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Title:
Sub-Chandrasekhar mass models for Type IA supernovae
Authors:
Woosley, S. E.; Weaver, Thomas A.
Affiliation:
AA(University of California, Santa Cruz, CA, US), AB(University of California, Santa Cruz, CA, US)
Publication:
The Astrophysical Journal, Part 1 (ISSN 0004-637X), vol. 423, no. 1, p. 371-379 (ApJ Homepage)
Publication Date:
03/1994
Category:
Astrophysics
Origin:
STI
NASA/STI Keywords:
Astronomical Models, Chandrasekhar Equation, Nuclear Fusion, Stellar Evolution, Stellar Mass, Supernovae, Abundance, Detonation Waves, Energy Transfer, Stellar Interiors, Stellar Luminosity
DOI:
10.1086/173813
Bibliographic Code:
1994ApJ...423..371W

Abstract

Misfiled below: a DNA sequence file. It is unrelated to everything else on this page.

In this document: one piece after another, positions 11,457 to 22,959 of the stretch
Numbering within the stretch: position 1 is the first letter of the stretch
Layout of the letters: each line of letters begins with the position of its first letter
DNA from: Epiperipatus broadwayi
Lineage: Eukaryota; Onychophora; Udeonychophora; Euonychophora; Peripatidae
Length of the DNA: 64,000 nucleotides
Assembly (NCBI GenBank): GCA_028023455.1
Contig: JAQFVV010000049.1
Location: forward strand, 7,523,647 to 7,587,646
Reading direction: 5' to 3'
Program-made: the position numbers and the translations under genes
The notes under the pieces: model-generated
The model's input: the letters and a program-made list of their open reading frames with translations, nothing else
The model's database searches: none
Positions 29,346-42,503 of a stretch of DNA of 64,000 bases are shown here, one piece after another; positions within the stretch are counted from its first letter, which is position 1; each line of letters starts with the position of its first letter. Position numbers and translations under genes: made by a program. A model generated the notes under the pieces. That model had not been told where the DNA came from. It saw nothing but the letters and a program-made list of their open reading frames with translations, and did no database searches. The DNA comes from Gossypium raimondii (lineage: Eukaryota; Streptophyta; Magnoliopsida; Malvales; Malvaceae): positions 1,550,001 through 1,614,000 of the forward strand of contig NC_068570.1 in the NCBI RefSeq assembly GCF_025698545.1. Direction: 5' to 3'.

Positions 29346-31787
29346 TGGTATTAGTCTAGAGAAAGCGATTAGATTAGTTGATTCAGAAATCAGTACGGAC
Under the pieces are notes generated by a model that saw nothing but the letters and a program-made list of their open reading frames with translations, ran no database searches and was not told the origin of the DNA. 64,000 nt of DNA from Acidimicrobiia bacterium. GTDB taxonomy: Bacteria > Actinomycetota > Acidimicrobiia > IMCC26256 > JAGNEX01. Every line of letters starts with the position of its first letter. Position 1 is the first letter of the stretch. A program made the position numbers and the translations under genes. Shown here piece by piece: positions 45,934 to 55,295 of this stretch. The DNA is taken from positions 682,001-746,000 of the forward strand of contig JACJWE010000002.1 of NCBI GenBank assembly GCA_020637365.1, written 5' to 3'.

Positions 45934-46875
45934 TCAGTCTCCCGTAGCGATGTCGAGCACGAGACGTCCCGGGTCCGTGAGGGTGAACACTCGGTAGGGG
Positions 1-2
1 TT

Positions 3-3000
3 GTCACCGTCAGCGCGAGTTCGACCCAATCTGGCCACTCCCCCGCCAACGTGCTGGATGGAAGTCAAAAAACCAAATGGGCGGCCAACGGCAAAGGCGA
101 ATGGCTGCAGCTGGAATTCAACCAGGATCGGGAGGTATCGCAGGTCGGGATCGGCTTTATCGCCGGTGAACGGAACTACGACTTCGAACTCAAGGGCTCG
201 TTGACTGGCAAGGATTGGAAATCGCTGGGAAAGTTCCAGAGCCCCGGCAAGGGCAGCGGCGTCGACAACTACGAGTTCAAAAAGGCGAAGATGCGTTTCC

Stellar evolution studies suggest that a common progenitor for Type Ia supernovae should be a carbon-oxygen white dwarf in the mass range 0.6 to 0.9 solar mass merging by gravitational radiation with a helium main-sequence star and accreting helium at a rate of several times 10-8 solar mass/yr. Studies of symbiotic variables independently suggest a similar endpoint -- a carbon-oxygen white dwarf that, at the time of nuclear instability has accreted 0.15 to 0.20 solar mass of helium. In such systems helium burns in a detonation wave with such force that a detonation is also ignited in the interior of the dwarf. The entire system is disrupted and a bright display ensues, powered by the decay of Ni-56 synthesized in the explosion. We consider here the outcome of such events, calculating in detail their final composition, velocities, and light curves. The models do not fare badly compared with observations. The iron group nucleosynthesis is acceptable though there are, in some cases, substantial overproductions of Ti-44 and other isotopes of Ti, Cr, and V with respect to iron, suggesting that supernovae of this type are the origin in nature of these isotopes, but only part of the iron. The models tend to be subluminous compared with those based on carbon deflagration in white dwarfs near 1.4 solar mass. Interestingly, though peak luminosities are obtained that vary by up to a factor of 4, the shapes of the light curves and especially their post-peak decline rate are very similar. Future studies of radiation transport, spectral synthesis, and especially multidimensional hydrodynamics will be needed to clarify some of these properties.

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